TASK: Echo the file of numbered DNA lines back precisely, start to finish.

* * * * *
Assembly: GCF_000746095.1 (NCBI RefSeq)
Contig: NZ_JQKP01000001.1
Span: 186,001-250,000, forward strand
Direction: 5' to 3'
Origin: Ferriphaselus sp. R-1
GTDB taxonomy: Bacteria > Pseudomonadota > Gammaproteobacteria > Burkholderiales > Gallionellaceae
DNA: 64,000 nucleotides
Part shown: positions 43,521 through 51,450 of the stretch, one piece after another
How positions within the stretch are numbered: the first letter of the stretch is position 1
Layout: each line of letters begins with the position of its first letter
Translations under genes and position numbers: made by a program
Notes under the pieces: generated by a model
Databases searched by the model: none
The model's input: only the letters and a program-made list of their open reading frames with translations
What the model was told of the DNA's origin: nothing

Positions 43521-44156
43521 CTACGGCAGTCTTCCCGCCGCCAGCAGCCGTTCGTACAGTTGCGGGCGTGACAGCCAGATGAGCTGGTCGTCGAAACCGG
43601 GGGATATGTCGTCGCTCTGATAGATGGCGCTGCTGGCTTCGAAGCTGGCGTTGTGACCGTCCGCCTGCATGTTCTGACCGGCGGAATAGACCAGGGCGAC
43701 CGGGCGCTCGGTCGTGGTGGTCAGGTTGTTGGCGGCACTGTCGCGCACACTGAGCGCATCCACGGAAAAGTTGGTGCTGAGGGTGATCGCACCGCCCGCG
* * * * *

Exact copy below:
Assembly: GCF_000746095.1 (NCBI RefSeq)
Contig: NZ_JQKP01000001.1
Span: 186,001-250,000, forward strand
Direction: 5' to 3'
Origin: Ferriphaselus sp. R-1
GTDB taxonomy: Bacteria > Pseudomonadota > Gammaproteobacteria > Burkholderiales > Gallionellaceae
DNA: 64,000 nucleotides
Part shown: positions 43,521 through 51,450 of the stretch, one piece after another
How positions within the stretch are numbered: the first letter of the stretch is position 1
Layout: each line of letters begins with the position of its first letter
Translations under genes and position numbers: made by a program
Notes under the pieces: generated by a model
Databases searched by the model: none
The model's input: only the letters and a program-made list of their open reading frames with translations
What the model was told of the DNA's origin: nothing

Positions 43521-44156
43521 CTACGGCAGTCTTCCCGCCGCCAGCAGCCGTTCGTACAGTTGCGGGCGTGACAGCCAGATGAGCTGGTCGTCGAAACCGG
43601 GGGATATGTCGTCGCTCTGATAGATGGCGCTGCTGGCTTCGAAGCTGGCGTTGTGACCGTCCGCCTGCATGTTCTGACCGGCGGAATAGACCAGGGCGAC
43701 CGGGCGCTCGGTCGTGGTGGTCAGGTTGTTGGCGGCACTGTCGCGCACACTGAGCGCATCCACGGAAAAGTTGGTGCTGAGGGTGATCGCACCGCCCGCG